That brought up Aguilar, the powerfully built first baseman who, as amazing as it seems, is even slower afoot than Freese. But when Aguilar squares up a ball, it rockets off his bat, and surely that's what Brewers fans were screaming for. Aguilar hit 35 homers during the season, 18 of them at Miller Park. And Milwaukee is a home run team, with 218 dingers during the season that ranked second in the NL to L.A.'s 235.
Aguilar battled red-hot Dodgers lefty Hyun-Jin Ryu to a full count. Ryu offered one of his signature changeups, one of the league's best, the weapon that makes him so good against right-handed hitters like Aguliar. That's when big Aggie got small, poking a slicking liner that landed up the right-field line and kicked into the corner.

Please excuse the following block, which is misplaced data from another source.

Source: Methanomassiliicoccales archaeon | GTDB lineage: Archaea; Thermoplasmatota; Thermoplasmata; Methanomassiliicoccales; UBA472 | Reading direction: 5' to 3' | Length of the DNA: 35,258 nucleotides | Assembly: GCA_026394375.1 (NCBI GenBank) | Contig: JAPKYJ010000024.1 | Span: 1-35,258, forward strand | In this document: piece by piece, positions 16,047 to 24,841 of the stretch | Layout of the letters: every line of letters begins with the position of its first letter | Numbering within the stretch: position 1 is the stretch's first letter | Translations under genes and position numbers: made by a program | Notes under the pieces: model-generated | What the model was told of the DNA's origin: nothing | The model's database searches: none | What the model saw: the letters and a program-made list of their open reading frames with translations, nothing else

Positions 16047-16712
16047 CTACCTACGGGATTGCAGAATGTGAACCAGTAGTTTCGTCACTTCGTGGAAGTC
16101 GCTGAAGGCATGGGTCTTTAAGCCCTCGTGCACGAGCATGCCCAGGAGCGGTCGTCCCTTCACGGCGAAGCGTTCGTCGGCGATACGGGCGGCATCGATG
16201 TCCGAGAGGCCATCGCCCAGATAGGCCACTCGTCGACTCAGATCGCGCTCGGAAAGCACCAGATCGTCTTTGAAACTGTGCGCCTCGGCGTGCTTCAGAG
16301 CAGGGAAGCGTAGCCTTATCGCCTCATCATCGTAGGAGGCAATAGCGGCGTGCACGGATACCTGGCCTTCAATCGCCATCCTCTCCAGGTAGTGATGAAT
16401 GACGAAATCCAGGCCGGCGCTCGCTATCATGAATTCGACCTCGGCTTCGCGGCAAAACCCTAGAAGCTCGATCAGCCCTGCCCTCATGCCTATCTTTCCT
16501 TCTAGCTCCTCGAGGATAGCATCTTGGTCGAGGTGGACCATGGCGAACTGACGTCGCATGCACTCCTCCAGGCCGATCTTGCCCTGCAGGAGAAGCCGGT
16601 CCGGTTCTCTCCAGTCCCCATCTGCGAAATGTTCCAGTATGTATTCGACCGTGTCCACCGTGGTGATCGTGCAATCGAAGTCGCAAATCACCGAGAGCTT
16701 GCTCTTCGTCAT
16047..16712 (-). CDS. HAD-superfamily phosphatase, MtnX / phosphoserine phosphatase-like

Cain and Braun raced around the bases to score, giving Milwaukee the lead it never relinquished. Aguilar -- eventually -- slid into second base with a double. He turned out to be the hero.
"I just tried to be aggressive," Aguilar said. "The most important thing to me at the end of the day is to win games. Tomorrow, it can be somebody else. Tonight, it was me, and I'm really happy about it."
The homer-happy Brewers replicated Aguilar's approach all the way down the lineup. Mike Moustakas also doubled into the corner, plating Aguilar. The crowd vibrated.
"The electricity in that stadium once we had that big first inning, it carried us throughout the rest of the game," Moustakas said. "You can feel that as a player. You feed off of it."